"When did I start wishing I was like her? I thought it was my cross to bear. I thought that life was just like this. You live, you love, you lose."

Carin Frost is a wife, a mother, a successful business executive. On the outside she seems to have it all, but on the inside she is feeling lost. Her dissatisfaction with life has created problems within her home and her marriage, she's contemplated what it would look like if it all just went away. When a new business partner lights a spark in her, she begins to wonder what life would look like if she could walk away. Mattias Torres gives her a taste of fresh love, but the decisions associated with that love present a challenge she never dreamed of facing. Told in three parts, The Year I Left follows Carin as she struggles with her desire to escape and to love herself and life again. 

"I saw summer. Your upturned lips touched the corners of your eyes. You exuded self-confidence. You smelled good. Women like summer. I get why those women were falling all over themselves over you."

There is a common theme in reviews for this novel, a resounding "I can't imagine doing that," and while I too cannot I felt it in my soul when Carin did it herself. Christine Brae created characters that I could so easily see myself in that when they made choices my real-self would not ever make, I still felt like it was me standing there weighing my options. It's a type of suffering that no one wishes on anyone, but so many experience. It's a story that, for me, will open up a dialogue about the depression and despair associated with it that we are so afraid to speak up about. Carin does what, at the time, she feels is best to save herself. It is selfish, but it is also brave, to say she had so many doubts and fears, that she was willing to let go of everything to try, to bring emotion and love back into her life. It's heartbreaking and beautiful all at once. I also really love how she approached commitment and living again, she embraced a different type of love in her seasons of change and from it she healed herself. There was no time in reading that I saw Carin as weak and it was sort of empowering to have a fictional character that, despite it all, finds a way to fight for herself again.

"But take your time to think about it. It may be that you're looking for a change. It doesn't have to be love. It could be that you've outgrown this life and those you love just have to keep up with you."

This isn't the book that gives you the clean, perfect HEA, but it is the book that gives you a true perspective on love, life, and family. With The Year I Left, Christine Brae celebrates friendships, families, successes, and the unexpected nature of life. I cannot recommend this profound story enough, just go into it with an open mind and an open heart. Embrace the hurt, the hard, the beautiful part of falling down and figuring out how one can pick themselves up again.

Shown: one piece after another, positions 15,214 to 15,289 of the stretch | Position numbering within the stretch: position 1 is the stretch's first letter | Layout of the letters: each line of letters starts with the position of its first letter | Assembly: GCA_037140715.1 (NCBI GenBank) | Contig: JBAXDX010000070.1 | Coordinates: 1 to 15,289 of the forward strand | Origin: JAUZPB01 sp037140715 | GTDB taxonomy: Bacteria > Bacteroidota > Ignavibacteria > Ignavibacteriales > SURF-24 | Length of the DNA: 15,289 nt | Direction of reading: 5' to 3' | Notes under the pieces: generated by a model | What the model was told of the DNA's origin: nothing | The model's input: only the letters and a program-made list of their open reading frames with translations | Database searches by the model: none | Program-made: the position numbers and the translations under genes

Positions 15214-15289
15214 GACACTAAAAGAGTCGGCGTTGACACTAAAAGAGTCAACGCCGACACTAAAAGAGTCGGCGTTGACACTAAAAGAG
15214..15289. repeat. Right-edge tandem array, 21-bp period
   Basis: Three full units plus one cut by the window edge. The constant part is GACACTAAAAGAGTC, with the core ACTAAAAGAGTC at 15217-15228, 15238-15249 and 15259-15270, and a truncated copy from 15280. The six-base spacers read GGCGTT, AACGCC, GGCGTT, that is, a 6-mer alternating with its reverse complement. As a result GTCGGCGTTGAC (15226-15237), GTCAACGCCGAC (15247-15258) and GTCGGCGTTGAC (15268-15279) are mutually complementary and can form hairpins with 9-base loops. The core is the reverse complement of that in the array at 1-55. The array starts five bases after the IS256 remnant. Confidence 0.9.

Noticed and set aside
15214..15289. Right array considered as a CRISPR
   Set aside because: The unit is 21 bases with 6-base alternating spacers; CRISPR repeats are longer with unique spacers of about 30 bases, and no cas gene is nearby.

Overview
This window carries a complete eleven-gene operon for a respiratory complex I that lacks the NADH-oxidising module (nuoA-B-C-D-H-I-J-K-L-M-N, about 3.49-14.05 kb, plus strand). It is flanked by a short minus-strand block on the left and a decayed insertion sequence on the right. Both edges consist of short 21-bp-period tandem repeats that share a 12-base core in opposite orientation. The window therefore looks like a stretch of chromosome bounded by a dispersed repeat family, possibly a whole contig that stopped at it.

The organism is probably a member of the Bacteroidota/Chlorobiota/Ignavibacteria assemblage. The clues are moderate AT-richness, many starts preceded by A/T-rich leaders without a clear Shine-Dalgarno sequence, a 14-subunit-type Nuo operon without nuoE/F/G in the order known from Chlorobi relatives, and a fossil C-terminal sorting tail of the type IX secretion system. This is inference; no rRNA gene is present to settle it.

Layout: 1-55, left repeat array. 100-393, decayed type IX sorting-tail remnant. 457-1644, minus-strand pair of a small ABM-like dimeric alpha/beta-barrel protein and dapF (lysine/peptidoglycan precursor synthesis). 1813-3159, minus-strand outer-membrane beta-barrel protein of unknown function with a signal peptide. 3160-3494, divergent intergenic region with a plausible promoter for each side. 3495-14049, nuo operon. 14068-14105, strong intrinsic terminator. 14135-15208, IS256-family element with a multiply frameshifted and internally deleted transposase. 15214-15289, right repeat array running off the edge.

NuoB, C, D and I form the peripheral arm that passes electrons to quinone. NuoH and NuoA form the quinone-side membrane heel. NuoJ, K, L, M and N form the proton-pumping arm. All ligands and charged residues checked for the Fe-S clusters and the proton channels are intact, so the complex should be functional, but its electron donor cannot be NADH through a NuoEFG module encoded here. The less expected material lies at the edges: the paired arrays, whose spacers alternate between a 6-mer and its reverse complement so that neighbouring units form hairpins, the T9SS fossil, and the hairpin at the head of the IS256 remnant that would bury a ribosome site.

"The first bridge I'd burned. The first of many, in following my heart. After this, there would be no turning back."

Author Bio:
Christine Brae is a senior executive with a full time career, who thought she could write a book about her life and then run away as far as possible from it. She never imagined that her words would touch the hearts of so many women with the same story to tell. Christine has written six books since her first release in 2013. She is the author of The Light in the Wound and His Wounded Light (2013), Insipid (2014), In This Life (2016) and Eight Goodbyes (2018).
Her latest book, The Year I Left is scheduled for release in August, 2019.
When not listening to the voices in her head or spending late nights at the office, Christine can be seen shopping for shoes and purses, running a half marathon or spending time with her husband and three children in Chicago.
Christine is represented by Italia Gandolfo of Gandolfo Helin & Fountain Literary Management.


Tuesday, August 6, 2019

Review: The Perfect Wife - JP Delaney

The perfect life. The perfect love. The perfect lie. From the bestselling author of The Girl Before comes a gripping new psychological thriller. . . .

“Dynamic, razor-sharp, and thought-provoking . . . a cutting-edge suspense novel unlike any you’ve read before.”—Mary Kubica, New York Times bestselling author of The Good Girl

Abbie awakens in a daze with no memory of who she is or how she landed in this unsettling condition. The man by her side claims to be her husband. He’s a titan of the tech world, the founder of one of Silicon Valley’s most innovative start-ups. He tells Abbie that she is a gifted artist, an avid surfer, a loving mother to their young son, and the perfect wife. He says she had a terrible accident five years ago and that, through a huge technological breakthrough, she has been brought back from the abyss.

She is a miracle of science.

But as Abbie pieces together memories of her marriage, she begins to question her husband’s motives—and his version of events. Can she trust him when he says he wants them to be together forever? And what really happened to her, half a decade ago?

Beware the man who calls you . . .

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4 Stars
I had nightmares when I went to sleep partway through the novel. I dreamed of AI, of robotic people taking over my life. It was horrifying, but it also was a huge sign to me that this novel had achieved what J.P. Delaney had likely hoped for. It got under my skin, it was unforgettable, it was consuming. Abbie awakens with little memory, she doesn't know what has happened or why her recovery is such a miracle, but she will once she arrives home to the truth. As her husband tells her, she's a miracle of science, the woman he loves, an AI with thoughts and feelings. Some things don't add up though, like what happened five years ago and why her husband doesn't seem to be telling her everything.